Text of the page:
It all started with this picture. What’s the real story. I have no idea, but trying to figure out the real story caused some friction on a Facebook group called The Kwoon. The facts behind this picture aren’t important. The fact that a simple image could cause ripples leading to this blog post are (the first about martial arts since revamping my website).
The Delusional World of Taichi
If you practice taichi and think it’s a superior martial art to others, you are delusional. This is just a fact. There’s a whole community of people practicing taichi as a martial art and believe it’s truly superior (in some respects) to other martial arts (I am a part of that community). Like it or not, the community is inherently delusional. There are no current facts to support the belief of taichi being superior in any shape or form. In fact, there is more evidence to the contrary.
These lack of facts is the reason so many taichi players idolize stories from the past. If you ask someone in the MMA scene who their favorite fighter is you’ll most likely get the name of someone actively competing or at minimum someone who recently stopped fighting. For example, my favorite MMA fighters are Anderson Silva (because he’s an all around bad ass) and Kazushi Sakuraba because he was such a showman (although a friend recently turned me on to Genki Sudo). Ask someone who believes taichi is a superior marital art who their favorite taichi fighter is and you’ll get… What? A story connected to imagery (real or imagined) similar to the one above.
My Delusional Martial Mind
From the copious amounts of martial arts movies I watched growing up and hearing stories of unbeatable taichi fighters I too jumped on the delusional taichi bandwagon. My delusions went much farther than just a casual taichi obsession though. At times I believed I was the Monkey King reincarnate, a reborn Daoist Wizard, a modern day Son Goku and sometimes a blend of all three. Real or not, the effects of these stories have been real. It’s why I’m in Asia, it’s why I speak Chinese, it’s why I’m organizing a international taichi competition and it’s why I’m wearing all black and my school’s name is black horse taichi.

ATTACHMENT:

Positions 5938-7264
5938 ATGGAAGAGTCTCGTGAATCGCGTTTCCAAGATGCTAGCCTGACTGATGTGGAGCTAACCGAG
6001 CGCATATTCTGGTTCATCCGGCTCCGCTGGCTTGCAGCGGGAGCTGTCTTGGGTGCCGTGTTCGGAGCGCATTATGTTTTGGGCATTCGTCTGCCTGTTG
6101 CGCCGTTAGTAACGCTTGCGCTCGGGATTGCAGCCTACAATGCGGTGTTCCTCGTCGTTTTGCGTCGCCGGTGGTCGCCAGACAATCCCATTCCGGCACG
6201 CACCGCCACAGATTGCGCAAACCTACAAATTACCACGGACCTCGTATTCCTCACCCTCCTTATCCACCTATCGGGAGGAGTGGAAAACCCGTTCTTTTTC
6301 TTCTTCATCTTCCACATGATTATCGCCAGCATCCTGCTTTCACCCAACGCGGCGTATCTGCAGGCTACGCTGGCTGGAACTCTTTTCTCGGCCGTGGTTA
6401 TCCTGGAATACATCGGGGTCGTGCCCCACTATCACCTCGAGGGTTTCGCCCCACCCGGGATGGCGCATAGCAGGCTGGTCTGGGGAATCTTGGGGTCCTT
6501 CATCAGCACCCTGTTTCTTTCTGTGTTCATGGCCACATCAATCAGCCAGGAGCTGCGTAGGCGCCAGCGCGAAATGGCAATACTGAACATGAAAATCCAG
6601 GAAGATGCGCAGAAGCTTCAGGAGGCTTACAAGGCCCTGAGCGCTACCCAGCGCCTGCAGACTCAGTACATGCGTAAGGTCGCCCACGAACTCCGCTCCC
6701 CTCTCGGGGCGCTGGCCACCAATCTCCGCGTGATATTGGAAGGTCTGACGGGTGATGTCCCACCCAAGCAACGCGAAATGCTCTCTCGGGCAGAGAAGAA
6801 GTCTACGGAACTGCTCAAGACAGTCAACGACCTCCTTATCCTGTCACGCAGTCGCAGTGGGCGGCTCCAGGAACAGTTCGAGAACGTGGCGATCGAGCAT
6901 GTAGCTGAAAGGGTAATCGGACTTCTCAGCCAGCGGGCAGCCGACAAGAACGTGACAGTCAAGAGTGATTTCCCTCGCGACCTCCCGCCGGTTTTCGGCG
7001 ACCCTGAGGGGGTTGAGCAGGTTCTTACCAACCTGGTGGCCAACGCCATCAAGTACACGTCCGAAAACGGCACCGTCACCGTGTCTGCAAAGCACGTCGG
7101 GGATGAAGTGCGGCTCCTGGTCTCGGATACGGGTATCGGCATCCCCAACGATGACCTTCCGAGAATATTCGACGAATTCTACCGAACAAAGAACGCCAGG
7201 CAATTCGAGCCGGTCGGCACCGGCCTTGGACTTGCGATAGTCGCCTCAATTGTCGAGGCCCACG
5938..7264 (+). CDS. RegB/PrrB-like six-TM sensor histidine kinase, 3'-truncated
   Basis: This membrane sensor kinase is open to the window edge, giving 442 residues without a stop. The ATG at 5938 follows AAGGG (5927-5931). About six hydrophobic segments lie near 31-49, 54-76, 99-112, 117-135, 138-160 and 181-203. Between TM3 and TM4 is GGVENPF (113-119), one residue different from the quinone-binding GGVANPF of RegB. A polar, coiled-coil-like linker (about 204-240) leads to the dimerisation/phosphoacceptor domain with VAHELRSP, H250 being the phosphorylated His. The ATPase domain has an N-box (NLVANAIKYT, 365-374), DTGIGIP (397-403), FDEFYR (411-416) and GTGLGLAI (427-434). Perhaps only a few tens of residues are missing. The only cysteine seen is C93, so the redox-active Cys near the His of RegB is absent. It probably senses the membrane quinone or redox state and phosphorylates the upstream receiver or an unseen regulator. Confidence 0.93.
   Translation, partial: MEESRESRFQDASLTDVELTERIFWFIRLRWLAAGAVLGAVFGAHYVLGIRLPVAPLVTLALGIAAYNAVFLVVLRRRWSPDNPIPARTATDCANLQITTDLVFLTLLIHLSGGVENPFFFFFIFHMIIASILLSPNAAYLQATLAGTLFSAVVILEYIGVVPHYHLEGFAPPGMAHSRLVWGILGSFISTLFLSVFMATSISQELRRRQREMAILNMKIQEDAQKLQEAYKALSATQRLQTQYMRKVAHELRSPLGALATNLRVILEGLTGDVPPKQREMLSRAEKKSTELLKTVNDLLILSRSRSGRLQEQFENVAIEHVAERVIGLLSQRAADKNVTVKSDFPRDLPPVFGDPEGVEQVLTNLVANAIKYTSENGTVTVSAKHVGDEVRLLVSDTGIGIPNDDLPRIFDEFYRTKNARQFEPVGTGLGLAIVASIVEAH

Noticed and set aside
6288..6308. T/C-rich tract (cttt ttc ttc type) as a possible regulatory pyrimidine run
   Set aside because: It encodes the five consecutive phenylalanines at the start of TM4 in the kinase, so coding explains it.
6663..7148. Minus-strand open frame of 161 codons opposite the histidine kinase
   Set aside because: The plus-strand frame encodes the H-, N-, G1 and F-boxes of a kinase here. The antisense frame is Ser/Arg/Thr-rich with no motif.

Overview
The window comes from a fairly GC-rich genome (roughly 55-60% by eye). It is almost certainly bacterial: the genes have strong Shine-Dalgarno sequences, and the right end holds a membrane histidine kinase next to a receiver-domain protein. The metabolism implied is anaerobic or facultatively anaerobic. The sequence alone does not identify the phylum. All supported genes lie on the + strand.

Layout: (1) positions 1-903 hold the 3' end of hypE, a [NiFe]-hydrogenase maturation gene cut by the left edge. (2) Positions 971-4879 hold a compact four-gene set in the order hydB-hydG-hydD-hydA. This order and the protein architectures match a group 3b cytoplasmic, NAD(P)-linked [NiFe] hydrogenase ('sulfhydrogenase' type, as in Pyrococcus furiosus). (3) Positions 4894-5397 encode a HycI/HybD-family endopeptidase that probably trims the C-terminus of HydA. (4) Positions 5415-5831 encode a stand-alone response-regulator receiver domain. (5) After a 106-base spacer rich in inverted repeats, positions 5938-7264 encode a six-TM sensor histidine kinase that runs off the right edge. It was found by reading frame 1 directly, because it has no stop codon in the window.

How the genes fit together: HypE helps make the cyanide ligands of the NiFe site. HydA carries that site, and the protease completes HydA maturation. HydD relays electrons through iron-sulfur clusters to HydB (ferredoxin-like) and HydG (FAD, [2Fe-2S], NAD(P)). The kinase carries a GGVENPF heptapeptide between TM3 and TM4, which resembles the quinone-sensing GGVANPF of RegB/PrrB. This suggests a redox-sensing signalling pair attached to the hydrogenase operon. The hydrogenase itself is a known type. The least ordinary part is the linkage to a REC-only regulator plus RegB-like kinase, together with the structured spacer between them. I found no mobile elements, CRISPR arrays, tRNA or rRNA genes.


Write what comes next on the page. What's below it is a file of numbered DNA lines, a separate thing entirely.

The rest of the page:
I can reflect back on those thoughts and see the delusion in them but the power of thought is… interesting.
What is real taichi? Can it’s current form be effectively used as a martial art? What are the true health benefits? How many of those health benefits are a result from practice verses being a placebo effect? Answering these questions is the reason we need to organize this taichi competition/convention. To test, discuss and debate in person and hopefully encourage martial artists from other disciplines to attend, test and share. One thing is for certain. These questions won’t get answered in Facebook Groups, on forums or among blog posts.
Another goal is to unite a community of practitioners who all extremely passionate about their art. Sometime these passions clash in this digital universe, but it should always be seen for the better. I’d like to see the same amount of energy invested in trying to find ways to meet and grow in person.